A Walk Through Azure Functions

A Rocky Start

I saw the initial announcement for Azure Functions in one of the Azure newsletters. I watched two channel9 videos and read what documentation I could find. I even emailed a friend about it. I was pretty excited.

My first experience with Azure Functions was a couple months back. It did not go well. I selected a C# HTTP Trigger template as my first function type and the pain began. Nothing worked as expected and I was met with frustration at literally every level. By the end of the night I'd decided the Azure Portal's Blade for Azure Functions had some significant usability and stability issues. I ended the night extremely frustrated.

Two weeks later I took another look at Azure Functions. Whatever issues the Azure Functions Blade was having during my previous attempt appeared to have been resolved. Where previously the simplest change to function code would fail to be executed, changes were suddenly well behaved so I proceeded with my exploration. I'm glad I did.

Azure Functions Apps

The first thing to understand about Azure Function Apps is that they are a new member of the Azure App Service platform. If you're familiar with other App Services, e.g. Web Apps, you'll feel right at home with administration of an Azure Function App. Concerns such as scaling, configuration, connection strings, etc. are managed using the same Azure Portal Blade as other App Service types and App Service tools such as Kudu work flawlessly.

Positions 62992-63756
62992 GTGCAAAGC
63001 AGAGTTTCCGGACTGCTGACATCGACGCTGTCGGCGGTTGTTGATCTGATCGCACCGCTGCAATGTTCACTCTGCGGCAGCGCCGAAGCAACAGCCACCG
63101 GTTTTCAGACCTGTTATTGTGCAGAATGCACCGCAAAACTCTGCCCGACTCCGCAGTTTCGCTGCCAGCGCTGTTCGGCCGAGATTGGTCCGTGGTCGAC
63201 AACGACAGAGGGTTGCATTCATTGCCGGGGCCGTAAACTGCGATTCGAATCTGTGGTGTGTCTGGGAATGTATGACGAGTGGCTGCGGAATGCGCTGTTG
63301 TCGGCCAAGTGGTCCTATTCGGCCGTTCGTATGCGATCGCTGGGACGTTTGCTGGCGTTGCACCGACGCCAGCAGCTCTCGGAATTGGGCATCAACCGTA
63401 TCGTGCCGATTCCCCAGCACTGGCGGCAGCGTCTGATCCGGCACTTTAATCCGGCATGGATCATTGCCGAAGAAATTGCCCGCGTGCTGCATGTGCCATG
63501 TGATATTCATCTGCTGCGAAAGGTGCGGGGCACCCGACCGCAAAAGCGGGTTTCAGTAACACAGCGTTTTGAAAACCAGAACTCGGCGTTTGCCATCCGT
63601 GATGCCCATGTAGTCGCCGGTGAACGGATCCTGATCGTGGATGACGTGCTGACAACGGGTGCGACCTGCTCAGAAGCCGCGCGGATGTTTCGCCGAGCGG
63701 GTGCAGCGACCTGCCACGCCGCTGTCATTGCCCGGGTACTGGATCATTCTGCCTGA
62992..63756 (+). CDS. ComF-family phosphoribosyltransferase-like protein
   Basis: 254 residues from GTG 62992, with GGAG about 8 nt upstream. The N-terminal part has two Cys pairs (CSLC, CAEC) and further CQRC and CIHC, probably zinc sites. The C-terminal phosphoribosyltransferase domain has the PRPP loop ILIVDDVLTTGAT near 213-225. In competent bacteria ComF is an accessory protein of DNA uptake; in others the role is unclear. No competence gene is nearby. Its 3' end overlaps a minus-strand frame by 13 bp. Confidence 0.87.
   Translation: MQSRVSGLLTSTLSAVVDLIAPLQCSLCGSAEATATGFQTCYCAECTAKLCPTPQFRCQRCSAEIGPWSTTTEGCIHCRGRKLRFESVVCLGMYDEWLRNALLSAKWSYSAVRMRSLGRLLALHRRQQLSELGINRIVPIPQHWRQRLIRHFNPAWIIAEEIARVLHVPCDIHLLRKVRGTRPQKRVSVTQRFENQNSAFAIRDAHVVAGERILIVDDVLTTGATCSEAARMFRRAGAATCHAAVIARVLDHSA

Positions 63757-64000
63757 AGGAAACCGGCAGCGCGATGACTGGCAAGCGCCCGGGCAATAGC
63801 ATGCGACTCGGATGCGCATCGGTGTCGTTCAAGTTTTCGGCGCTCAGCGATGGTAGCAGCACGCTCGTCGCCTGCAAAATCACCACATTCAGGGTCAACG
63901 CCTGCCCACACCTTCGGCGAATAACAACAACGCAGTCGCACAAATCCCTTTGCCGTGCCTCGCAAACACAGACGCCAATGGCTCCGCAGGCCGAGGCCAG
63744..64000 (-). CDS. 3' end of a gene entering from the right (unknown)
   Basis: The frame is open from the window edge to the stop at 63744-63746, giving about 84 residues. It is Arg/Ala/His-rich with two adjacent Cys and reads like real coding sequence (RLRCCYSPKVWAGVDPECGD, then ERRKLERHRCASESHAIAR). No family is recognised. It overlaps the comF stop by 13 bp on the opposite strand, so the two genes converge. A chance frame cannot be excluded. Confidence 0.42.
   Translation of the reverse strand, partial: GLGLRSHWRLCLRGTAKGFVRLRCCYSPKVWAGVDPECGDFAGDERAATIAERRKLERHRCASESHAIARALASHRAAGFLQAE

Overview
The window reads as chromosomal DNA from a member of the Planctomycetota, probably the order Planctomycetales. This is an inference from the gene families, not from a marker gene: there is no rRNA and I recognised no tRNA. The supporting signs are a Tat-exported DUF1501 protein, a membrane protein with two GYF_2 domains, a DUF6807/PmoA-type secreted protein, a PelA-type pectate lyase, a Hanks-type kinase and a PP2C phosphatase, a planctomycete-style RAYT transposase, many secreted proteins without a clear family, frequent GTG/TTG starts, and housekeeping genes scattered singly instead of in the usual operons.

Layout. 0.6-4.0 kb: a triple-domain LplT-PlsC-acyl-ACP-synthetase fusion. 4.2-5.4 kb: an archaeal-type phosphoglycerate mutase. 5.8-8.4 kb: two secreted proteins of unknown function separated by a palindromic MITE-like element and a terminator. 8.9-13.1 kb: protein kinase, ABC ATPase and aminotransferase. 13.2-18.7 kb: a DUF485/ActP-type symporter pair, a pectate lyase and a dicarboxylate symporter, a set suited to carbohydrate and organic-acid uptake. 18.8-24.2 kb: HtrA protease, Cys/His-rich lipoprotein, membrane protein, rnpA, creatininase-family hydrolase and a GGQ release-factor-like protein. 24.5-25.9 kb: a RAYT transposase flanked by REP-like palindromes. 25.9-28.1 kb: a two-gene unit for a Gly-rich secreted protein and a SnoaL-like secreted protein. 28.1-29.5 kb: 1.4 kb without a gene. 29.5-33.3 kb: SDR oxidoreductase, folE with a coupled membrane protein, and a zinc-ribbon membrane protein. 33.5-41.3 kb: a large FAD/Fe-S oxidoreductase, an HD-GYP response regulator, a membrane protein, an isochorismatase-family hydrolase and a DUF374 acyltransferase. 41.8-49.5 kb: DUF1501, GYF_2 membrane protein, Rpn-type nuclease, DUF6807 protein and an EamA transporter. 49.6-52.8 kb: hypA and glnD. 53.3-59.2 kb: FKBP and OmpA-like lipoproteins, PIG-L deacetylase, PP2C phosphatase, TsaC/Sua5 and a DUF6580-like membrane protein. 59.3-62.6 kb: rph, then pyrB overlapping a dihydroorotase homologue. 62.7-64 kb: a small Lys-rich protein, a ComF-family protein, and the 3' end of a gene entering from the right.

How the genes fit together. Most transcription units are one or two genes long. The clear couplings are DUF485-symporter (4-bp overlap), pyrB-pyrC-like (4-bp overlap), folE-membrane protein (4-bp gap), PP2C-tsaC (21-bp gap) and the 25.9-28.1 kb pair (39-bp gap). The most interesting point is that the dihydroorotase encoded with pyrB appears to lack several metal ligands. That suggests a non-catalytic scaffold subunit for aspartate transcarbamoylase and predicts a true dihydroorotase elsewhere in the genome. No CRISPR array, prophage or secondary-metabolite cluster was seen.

Azure Functions was built on top of the WebJobs SDK so many of the concepts in play for WebJobs apply to Azure Functions as well. If you spend some time experimenting with Azure Functions you'll likely find artifacts with names that clearly indicate their WebJobs heritage. I read one developer on the Azure Functions team describe them as "WebJobs as a Service".

To create a new Azure Function App select New in the Azure Portal, search for "function app" and select the matching item.

The Portal Blade used for initial creation of the Function App will be familiar to you if you've ever created an App Service app.

Note the {name}.azurewebsites.net address common to all App Services. Additionally note that a Storage Account is required for the creation of a Function App. This should be familiar to those who've experimented with WebJobs.

Once the Function App has been created you access it through the Portal exactly as you would any other resource type. The Function App Blade itself looks significantly different than those of other resources but this offering is in public preview so I expect it will undergo significant changes before the GA date. For now the differences are a little jarring but the Blade is very usable and you can access the standard App Service Settings Blade by selecting "Function app settings" then "Go to App Service Settings" from within the Functions Blade.

Examination of the structure of a Function App (using a tool like Kudu) shows a layout familiar to users of other App Services. Each Function has its specific code stored in a separate folder under site/wwwroot (root application folder for App Service apps). All edits to a Function within the Blade are persisted to this location. Additionally any edit of these files is immediately persisted to the live Function.

FunctionApp Exploratory Application

Lacking in the art of creative naming I named my exploratory application FunctionApp (yes, that is a truly terrible name). The concept was for a user to provide the URI of an image file and have that file, and a newly created thumbnail of it, archived. The design employs two Azure Functions within a single Azure App Service and an Azure Storage Account's BLOB storage. The first Function, UploadImage was created using the C# HttpTrigger template and the second, MakeThumbnail with the C# Image Resize template.

As previously stated the MakeThumbnail Function was created using the C# Image Resize template. The code for this function is significantly shorter than that of the UploadImage Function but was more complicated to setup.

#r "System.Drawing"